It would seem that the following generation insists on assassinating the father (Freud dixit), while we must wait for the next one to rediscover him. By all means, the group of young men who appeared at my studio one morning could almost have been my grandsons. They came with a magazine of the kind that today is in fashion: small, with many pages, super matte paper, lots of photos with a casual or improvised air, frontal illumination, no shadows, as if taken with flash. A magazine that looked like it had been edited in New York, written all in English, and absolutely cosmopolitan. To my astonishment, it turned out that the magazine was called Apartamento, it was edited in Barcelona, and my visitors, who were responsible for the architecture section, were interested in featuring the house that I’d designed in Pantelleria with Lluís Clotet some 45 years earlier.
This opportunity allowed me to discover the notable publication and its young contributing editors: leaders of a studio so punctilious that in the middle of summer they forbid their employees from wearing shorts; people who were extremely pleasant, well informed, and who appeared to be sincerely interested in our work. I admit that I was not familiar with theirs. But several months later they invited me for a drink to celebrate one of their projects, which had been selected as a finalist for the Mies van der Rohe Emerging Architect prize. The informality of the celebrations at Il Giardinetto seemed nice for such an occasion, and so I showed up. The place was bursting with young people (I must have been the oldest by a margin of 40 years). People were in high spirits because they’d already heard that the modest renovation in Extremadura (that had not been selected by the jury of the Iberian FAD Awards for Architecture) had been named the winner—as the most notable work in Europe. I congratulated the lovely owner, who had come expressly for the celebration (I always insist that it’s impossible to design a great work without a great client). And when I carefully observed the photos of the house, or two half-houses, I had the satisfaction of discovering the talent of its authors.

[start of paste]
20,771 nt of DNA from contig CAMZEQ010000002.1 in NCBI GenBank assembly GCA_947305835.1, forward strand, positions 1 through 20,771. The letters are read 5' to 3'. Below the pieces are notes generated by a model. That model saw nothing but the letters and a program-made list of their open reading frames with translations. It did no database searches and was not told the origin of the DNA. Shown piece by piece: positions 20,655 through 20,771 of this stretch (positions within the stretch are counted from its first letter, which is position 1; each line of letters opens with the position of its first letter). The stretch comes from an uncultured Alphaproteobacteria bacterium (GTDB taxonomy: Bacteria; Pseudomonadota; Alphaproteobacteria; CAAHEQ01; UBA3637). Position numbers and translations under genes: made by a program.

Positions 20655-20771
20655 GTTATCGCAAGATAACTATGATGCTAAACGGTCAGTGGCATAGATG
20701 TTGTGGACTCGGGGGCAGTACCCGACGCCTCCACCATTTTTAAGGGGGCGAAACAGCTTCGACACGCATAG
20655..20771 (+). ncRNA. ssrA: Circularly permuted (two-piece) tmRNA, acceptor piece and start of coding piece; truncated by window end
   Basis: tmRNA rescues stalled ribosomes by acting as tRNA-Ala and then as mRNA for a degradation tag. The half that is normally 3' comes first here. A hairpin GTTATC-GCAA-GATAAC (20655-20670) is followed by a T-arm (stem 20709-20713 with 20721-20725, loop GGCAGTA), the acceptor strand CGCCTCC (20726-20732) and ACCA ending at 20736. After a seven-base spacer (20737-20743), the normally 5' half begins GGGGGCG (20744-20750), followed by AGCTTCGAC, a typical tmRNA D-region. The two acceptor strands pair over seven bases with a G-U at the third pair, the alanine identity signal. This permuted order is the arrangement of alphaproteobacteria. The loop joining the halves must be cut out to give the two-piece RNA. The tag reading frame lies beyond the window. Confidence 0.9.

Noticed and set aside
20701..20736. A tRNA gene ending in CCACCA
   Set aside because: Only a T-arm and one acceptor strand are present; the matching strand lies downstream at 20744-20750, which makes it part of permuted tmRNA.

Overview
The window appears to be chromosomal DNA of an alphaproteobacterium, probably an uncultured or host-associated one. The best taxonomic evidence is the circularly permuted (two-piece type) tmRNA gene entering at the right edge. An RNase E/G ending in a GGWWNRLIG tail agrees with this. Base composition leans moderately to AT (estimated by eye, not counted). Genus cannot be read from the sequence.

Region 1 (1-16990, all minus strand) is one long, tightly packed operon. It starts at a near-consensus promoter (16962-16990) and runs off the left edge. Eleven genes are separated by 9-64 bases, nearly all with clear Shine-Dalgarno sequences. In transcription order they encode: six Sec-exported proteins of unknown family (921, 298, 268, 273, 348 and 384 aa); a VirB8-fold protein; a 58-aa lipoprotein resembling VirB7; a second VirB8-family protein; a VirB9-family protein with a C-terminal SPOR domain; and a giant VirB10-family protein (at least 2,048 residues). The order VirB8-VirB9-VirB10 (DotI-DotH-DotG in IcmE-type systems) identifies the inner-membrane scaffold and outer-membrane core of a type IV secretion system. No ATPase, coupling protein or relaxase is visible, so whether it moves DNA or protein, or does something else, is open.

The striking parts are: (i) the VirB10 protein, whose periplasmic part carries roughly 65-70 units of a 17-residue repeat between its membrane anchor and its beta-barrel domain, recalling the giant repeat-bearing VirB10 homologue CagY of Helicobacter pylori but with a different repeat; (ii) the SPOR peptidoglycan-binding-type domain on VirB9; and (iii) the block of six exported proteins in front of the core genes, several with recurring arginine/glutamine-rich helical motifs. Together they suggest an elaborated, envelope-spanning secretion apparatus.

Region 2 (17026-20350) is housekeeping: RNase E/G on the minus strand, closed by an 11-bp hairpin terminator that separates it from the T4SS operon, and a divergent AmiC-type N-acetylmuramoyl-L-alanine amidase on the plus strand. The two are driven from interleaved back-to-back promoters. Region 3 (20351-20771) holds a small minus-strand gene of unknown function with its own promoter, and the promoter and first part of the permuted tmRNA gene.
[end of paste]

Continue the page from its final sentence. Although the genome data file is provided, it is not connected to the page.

My teacher Federico Correa, in whose studio I worked throughout my degree, always recommended to his students that we not prolong our academic studies, that we not insist on doing a master’s at our university or, less still, at Harvard; that as soon as we graduate we get involved in real projects, as modest as they may be: renovations of houses, offices, shops; that there was no better school than the process of resolving real problems. Following also the maxim of Confucius—‘I hear and I forget, I see and I remember, I do and I understand’—we took heed of this advice, and it would seem that the members of Arquitectura-G (perhaps forced by the crisis that devastated our profession as they were graduating) heard it too. Even though the studio has designed other interesting projects, everything that has been chosen for this beautiful book is either an extension or renovation; there is not one sole project that doesn’t rest on something existing, whether it be of historical, uncommon, or industrial interest, or of no interest at all. Ultimately, the dialogue between the diversity of the pre-existing and the surprisingly singular language of a team formed by so many architects, who are all actively designing, is where the beauty is born.
Oscar Tusquets Blanca, January 2019, from Nineteen Interventions: Arquitectura-G